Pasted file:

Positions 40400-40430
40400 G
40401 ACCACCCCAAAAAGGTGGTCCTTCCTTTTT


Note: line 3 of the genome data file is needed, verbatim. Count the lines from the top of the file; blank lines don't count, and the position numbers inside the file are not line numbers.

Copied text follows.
40401 ACCACCCCAAAAAGGTGGTCCTTCCTTTTT